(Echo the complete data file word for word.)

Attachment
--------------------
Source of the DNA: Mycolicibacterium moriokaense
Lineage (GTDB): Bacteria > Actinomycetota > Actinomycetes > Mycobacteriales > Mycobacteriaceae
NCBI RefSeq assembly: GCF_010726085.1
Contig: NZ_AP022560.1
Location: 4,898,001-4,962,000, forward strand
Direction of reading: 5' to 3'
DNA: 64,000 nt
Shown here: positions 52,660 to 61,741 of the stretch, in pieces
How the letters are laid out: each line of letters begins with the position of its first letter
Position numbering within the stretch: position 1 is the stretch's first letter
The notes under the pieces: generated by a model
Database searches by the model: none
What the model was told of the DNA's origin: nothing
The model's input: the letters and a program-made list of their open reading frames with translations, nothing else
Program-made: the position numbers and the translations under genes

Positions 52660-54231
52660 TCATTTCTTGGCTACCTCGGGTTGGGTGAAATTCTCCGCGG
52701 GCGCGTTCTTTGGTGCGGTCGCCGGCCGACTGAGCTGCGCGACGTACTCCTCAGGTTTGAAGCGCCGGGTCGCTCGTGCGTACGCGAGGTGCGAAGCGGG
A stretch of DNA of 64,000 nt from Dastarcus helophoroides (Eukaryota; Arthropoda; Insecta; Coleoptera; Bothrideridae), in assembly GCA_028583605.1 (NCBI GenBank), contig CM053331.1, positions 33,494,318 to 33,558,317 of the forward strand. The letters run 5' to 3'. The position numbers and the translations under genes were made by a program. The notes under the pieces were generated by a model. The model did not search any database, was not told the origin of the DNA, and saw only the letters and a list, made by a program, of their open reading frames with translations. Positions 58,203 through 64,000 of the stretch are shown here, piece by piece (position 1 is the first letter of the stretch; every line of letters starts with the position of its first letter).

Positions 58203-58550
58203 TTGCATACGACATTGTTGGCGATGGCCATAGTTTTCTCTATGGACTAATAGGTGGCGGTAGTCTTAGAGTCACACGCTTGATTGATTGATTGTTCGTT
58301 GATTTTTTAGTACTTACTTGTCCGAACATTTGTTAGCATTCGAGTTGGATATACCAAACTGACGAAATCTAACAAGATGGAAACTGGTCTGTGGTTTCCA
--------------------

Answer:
Source of the DNA: Mycolicibacterium moriokaense
Lineage (GTDB): Bacteria > Actinomycetota > Actinomycetes > Mycobacteriales > Mycobacteriaceae
NCBI RefSeq assembly: GCF_010726085.1
Contig: NZ_AP022560.1
Location: 4,898,001-4,962,000, forward strand
Direction of reading: 5' to 3'
DNA: 64,000 nt
Shown here: positions 52,660 to 61,741 of the stretch, in pieces
How the letters are laid out: each line of letters begins with the position of its first letter
Position numbering within the stretch: position 1 is the stretch's first letter
The notes under the pieces: generated by a model
Database searches by the model: none
What the model was told of the DNA's origin: nothing
The model's input: the letters and a program-made list of their open reading frames with translations, nothing else
Program-made: the position numbers and the translations under genes

Positions 52660-54231
52660 TCATTTCTTGGCTACCTCGGGTTGGGTGAAATTCTCCGCGG
52701 GCGCGTTCTTTGGTGCGGTCGCCGGCCGACTGAGCTGCGCGACGTACTCCTCAGGTTTGAAGCGCCGGGTCGCTCGTGCGTACGCGAGGTGCGAAGCGGG
A stretch of DNA of 64,000 nt from Dastarcus helophoroides (Eukaryota; Arthropoda; Insecta; Coleoptera; Bothrideridae), in assembly GCA_028583605.1 (NCBI GenBank), contig CM053331.1, positions 33,494,318 to 33,558,317 of the forward strand. The letters run 5' to 3'. The position numbers and the translations under genes were made by a program. The notes under the pieces were generated by a model. The model did not search any database, was not told the origin of the DNA, and saw only the letters and a list, made by a program, of their open reading frames with translations. Positions 58,203 through 64,000 of the stretch are shown here, piece by piece (position 1 is the first letter of the stretch; every line of letters starts with the position of its first letter).

Positions 58203-58550
58203 TTGCATACGACATTGTTGGCGATGGCCATAGTTTTCTCTATGGACTAATAGGTGGCGGTAGTCTTAGAGTCACACGCTTGATTGATTGATTGTTCGTT
58301 GATTTTTTAGTACTTACTTGTCCGAACATTTGTTAGCATTCGAGTTGGATATACCAAACTGACGAAATCTAACAAGATGGAAACTGGTCTGTGGTTTCCA